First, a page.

If Pentax did a one off ...

Discussion in 'Pentax' started by sandeha lynch, Mar 25, 2004.

  1. ... run of say 15,000 brand new LX bodies, (assuming that they still
    have all the jigs and machinery lying around somewhere) how fast
    would they sell? And seriously, what would they sell for, (as much
    as the MZS?) and would Pentax make a profit? Who'd buy one?
     
  2. stemked

    stemked Moderator

    They did something like this for the year 2000. I'm not certain how well they did, my understanding was that they were sold only in Japan and were silver/black and were a limited series with a 50mm f1.2 lens.
     
  3. I might buy one, if they'd add spotmetering.
    Wim
     
  4. Did they even sell 15,000 of them when they were making them NEW???
     
  5. This is one of the alltime great 35mm cameras, I own three. I too would love to see Pentax run another limited batch of these. But they would have to be priced right. The limited series LX-2000 was 1000 cameras at more than twice the price of the last LX (330,000 yen compared with 150,000 yen). What price would you pay, Sandeha? LX-2000's are extremely hard to get in this country as most were bought up by collectors in Japan. I was fortunate to acquire an LX-2000 a few months ago, but uncertain if/when I will ever use it (it cost more than a Leica!). It's BEAUTIFUL, though.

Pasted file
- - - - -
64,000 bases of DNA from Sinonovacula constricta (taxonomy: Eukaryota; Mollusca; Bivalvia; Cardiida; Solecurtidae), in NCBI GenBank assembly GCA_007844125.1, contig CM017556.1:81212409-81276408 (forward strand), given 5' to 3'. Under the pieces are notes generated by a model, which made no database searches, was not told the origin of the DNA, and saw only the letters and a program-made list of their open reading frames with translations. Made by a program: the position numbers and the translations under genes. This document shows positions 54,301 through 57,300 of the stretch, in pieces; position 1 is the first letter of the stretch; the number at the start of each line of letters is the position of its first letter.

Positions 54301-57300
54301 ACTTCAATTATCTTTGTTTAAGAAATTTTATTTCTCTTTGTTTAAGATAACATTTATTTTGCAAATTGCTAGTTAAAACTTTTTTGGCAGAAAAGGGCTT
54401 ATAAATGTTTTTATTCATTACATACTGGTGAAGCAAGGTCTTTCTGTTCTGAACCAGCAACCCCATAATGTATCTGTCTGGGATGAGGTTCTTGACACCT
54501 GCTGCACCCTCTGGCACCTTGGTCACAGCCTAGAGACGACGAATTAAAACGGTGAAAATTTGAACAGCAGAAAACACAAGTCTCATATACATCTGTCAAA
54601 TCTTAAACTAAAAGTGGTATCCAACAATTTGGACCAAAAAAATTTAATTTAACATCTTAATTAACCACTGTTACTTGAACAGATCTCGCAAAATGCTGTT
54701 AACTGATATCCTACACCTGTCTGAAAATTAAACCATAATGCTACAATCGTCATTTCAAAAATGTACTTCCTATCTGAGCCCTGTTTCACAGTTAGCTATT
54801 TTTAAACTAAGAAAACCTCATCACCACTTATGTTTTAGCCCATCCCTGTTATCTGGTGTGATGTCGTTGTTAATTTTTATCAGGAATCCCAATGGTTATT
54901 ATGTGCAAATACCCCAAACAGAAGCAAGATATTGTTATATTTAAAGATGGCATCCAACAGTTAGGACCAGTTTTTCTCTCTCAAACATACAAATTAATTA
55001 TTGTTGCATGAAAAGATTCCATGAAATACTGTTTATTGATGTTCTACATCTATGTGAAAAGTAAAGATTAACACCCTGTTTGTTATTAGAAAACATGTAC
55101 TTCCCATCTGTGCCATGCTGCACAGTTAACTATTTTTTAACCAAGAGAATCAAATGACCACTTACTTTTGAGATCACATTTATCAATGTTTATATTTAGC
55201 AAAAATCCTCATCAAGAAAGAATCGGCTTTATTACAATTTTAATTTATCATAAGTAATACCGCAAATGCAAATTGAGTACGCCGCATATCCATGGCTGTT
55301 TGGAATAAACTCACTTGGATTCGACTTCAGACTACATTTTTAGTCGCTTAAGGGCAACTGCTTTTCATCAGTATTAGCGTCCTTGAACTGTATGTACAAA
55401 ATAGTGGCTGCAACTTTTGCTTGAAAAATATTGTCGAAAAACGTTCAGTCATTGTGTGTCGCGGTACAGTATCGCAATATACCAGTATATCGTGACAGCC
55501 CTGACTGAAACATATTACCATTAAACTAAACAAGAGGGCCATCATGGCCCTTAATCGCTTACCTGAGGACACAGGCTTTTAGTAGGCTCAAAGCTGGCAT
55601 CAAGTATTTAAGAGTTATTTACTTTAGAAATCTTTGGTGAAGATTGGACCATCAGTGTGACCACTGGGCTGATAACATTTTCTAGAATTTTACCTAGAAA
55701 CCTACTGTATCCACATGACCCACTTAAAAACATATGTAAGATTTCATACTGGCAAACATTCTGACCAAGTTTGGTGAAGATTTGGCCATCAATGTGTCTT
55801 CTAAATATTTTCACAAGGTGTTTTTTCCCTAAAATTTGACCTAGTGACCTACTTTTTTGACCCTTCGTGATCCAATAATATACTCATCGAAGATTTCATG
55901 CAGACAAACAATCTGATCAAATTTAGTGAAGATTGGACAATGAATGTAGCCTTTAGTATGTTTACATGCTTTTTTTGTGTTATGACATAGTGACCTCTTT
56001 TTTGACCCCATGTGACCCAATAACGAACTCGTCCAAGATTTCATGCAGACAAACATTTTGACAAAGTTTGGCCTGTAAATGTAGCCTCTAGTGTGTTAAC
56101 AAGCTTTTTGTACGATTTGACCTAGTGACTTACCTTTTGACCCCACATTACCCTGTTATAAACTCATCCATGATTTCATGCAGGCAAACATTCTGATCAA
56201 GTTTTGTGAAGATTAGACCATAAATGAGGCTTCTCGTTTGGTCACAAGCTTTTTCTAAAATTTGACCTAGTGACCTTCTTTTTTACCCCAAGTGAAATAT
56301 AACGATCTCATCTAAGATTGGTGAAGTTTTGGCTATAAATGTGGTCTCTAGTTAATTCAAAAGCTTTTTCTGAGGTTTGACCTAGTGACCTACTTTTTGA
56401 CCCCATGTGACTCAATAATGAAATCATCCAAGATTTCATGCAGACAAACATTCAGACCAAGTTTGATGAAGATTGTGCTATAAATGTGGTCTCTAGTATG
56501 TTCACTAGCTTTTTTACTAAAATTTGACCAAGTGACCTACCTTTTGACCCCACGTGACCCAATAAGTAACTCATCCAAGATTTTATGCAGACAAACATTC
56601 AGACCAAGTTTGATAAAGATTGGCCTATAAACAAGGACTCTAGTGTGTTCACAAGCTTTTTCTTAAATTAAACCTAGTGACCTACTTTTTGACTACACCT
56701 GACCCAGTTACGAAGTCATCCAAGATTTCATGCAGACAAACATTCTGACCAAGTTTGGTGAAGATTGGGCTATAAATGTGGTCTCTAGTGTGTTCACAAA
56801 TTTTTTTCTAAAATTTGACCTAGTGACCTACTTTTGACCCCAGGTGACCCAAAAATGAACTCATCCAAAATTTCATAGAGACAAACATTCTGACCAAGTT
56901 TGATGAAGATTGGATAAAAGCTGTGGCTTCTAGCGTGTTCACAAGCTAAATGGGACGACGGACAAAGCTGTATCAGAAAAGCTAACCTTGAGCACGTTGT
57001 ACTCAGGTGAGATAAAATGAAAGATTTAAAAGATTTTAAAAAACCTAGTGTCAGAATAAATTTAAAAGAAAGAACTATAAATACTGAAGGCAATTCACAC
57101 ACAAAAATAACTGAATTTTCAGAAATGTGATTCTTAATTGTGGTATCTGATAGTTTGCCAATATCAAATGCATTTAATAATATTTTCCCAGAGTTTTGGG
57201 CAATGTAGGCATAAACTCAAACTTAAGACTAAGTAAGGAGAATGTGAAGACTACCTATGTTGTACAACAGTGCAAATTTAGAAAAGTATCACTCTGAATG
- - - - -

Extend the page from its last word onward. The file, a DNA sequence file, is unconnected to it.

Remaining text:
6. I wouldn't. Yeah I had fun when my one worked, but repair costs ate me up. I'd prefer some good piece of glass if I had money to spend. By the way Pentax should improve the flash functions. Good luck to all working-LX owners.
     
  7. I think they should make a run of LX-D. It would be nice to have a professional caliber digital from Pentax, but I don't expect it to happen. (Nothing against the *istD--I'd love to have one, but it's not in the same league as the upper end model from Canon or Nikon.)

    And I'd like to offer a little balance to Jochen's comment--I'm sorry he had some problems, but I've had an LX for years, run thousands of rolls through it, and only had one repair that was more than a CLA. I think the LX, like many professional bodies of the period (compare it to a Nikon F3 or the "newer" Canon F1) were "ridden hard and put away wet." I'm just very pleased that Pentax is still servicing them--although you pay a premium, I felt like i had a brand new camera after sending mine to them. . .

    Most of the problems seem to be with sticky mirrors and the like--which doesn't happen if you send it off every few years for a CLA. The mirror foam deteriorates and becomes sticky because of exposure to contaminants in the air. Not to be unexpected after 15 to 20 years of use.